In your experience do you need to increase the powder measure
any when you do this?
Thanks , KJS
Well, I do both...and shoot both .38 special AND .357 rounds in my guns and clean them well after every use. But, sure, it would be better to use .357 cases in a .357 gun than the shorter special cases, and just load them down to .38 special velocities. That would be absolutely ideal. It's just that I buy re-loads often in .38 special and have so much brass, I have to use it. Your experience with erosion is very interesting and I may want to look into that situation further. Thanks for the comments and bringing it to my attention.
I would NOT change the load just for case size change. The dynamics
of burning rates of modern powders is certainly affected by case
volumn, and it would change a "little" bit, but not enough for you
to likely tell the difference. But, hey....try it. Put the exact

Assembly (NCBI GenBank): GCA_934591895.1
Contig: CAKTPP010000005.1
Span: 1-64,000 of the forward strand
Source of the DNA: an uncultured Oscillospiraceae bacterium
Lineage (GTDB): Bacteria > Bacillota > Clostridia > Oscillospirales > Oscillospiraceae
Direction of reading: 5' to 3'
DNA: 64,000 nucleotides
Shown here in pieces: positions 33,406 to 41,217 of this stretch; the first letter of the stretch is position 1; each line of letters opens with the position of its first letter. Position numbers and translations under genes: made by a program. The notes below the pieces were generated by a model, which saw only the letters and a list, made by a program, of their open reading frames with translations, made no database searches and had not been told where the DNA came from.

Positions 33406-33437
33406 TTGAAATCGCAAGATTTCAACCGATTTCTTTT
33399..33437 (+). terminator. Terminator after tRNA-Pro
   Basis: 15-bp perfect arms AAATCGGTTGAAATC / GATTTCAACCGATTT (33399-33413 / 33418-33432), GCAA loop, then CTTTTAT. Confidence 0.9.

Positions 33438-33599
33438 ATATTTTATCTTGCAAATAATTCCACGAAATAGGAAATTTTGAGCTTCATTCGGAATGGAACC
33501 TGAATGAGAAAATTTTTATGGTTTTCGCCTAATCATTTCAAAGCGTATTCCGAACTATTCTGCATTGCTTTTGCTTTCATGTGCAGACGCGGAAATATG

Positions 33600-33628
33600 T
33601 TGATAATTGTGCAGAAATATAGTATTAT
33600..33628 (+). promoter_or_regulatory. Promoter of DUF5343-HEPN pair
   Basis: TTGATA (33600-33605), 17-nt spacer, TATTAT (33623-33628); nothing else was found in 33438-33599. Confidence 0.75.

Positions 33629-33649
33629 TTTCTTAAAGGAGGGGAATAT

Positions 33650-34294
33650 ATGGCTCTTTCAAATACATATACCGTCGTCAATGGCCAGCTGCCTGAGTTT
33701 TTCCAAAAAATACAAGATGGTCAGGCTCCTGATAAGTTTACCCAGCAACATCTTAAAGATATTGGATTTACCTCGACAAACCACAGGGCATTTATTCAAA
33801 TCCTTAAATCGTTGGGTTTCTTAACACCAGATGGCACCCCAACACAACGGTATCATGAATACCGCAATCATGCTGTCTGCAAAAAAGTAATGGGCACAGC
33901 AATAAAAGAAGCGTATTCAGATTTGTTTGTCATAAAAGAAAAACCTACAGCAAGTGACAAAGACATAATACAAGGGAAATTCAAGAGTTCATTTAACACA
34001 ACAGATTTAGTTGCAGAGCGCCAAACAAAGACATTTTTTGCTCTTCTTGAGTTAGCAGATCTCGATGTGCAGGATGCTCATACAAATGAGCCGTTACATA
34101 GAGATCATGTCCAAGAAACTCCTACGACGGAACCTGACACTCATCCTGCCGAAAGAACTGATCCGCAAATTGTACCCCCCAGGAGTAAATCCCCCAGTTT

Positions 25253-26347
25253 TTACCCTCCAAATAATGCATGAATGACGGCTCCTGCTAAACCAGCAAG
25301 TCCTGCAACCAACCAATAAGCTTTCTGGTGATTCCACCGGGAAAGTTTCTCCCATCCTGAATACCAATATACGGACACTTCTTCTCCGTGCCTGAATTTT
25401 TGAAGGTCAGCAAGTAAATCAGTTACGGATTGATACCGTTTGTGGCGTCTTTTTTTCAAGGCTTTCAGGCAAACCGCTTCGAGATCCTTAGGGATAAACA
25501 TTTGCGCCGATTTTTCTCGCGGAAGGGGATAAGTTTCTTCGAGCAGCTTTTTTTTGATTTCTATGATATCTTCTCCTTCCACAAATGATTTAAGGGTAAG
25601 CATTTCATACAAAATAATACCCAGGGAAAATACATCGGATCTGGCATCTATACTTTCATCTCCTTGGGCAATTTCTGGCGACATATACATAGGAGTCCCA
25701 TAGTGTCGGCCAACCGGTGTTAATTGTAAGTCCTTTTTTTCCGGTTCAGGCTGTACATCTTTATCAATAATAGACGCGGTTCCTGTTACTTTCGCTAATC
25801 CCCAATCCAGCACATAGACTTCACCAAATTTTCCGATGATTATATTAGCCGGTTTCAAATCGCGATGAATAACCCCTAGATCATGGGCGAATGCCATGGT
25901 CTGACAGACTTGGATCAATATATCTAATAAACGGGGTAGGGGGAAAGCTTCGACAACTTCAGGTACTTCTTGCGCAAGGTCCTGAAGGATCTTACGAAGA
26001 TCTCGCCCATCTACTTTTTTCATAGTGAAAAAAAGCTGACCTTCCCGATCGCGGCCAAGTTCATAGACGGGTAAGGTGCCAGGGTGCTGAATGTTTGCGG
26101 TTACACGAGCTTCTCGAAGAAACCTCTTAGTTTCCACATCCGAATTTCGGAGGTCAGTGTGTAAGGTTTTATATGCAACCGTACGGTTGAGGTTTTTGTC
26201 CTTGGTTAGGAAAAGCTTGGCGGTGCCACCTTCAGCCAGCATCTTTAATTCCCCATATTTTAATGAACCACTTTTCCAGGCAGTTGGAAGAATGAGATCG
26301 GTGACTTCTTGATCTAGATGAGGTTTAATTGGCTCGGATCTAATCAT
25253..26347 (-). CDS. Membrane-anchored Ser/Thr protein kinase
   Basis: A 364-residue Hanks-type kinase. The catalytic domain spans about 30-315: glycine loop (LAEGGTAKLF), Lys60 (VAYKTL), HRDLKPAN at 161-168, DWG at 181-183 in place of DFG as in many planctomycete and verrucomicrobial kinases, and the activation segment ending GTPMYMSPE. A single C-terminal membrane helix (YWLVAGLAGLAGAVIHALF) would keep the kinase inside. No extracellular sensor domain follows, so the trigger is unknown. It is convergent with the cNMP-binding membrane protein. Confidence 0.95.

same load and bullet in both .38 and .357 cases (say about 25 rounds)
and shoot them interchangeably....and see if YOU can tell the difference.
I don't think, short of measuring it with a chronograph, you will see
enough difference to matter very much. The larger case should have a
"hair" slower burning rate than the smaller case. Regards, MDS
Allen: I appreciate all input about my reloading pages. I understand all these factors about bbl length, etc. contribute to ACTUAL velocity, and all I did was put the powder mfgs. loads there. I am currently adding loads for other calibers. I have the .300 Win. Mag. on the list. I am adding other powders from other companies even today. The first addition will be a "Powder Discussion Page" listing 5 manufacturers, their complete line and the powders I have experience with and in some cases will just list what is in the makers reloading manual directly (and will indicate such).
With most of the loads and bullets I have listed, they are seated to the crimp ring or seated to the usual depth of similar commercial ammo. With the powders involved, seating depth will not be very much of a factor. I really don't want to get too technical for the novice reloader which is what my pages are "aimed" at reaching. I know that there are full BOOKS written on some of these specific subjects, and I certainly don't want to open up a can of worms.
Glad you had a chance to check out the pages. did you look at the bottom section on tools, steps, etc? Regards, M.D.
Pat P.S. My favorite recipe for the .22-250 is 35.5 grains of AA2520 with Federal 210 primers and any 55 grain bullet for about 3650 fps.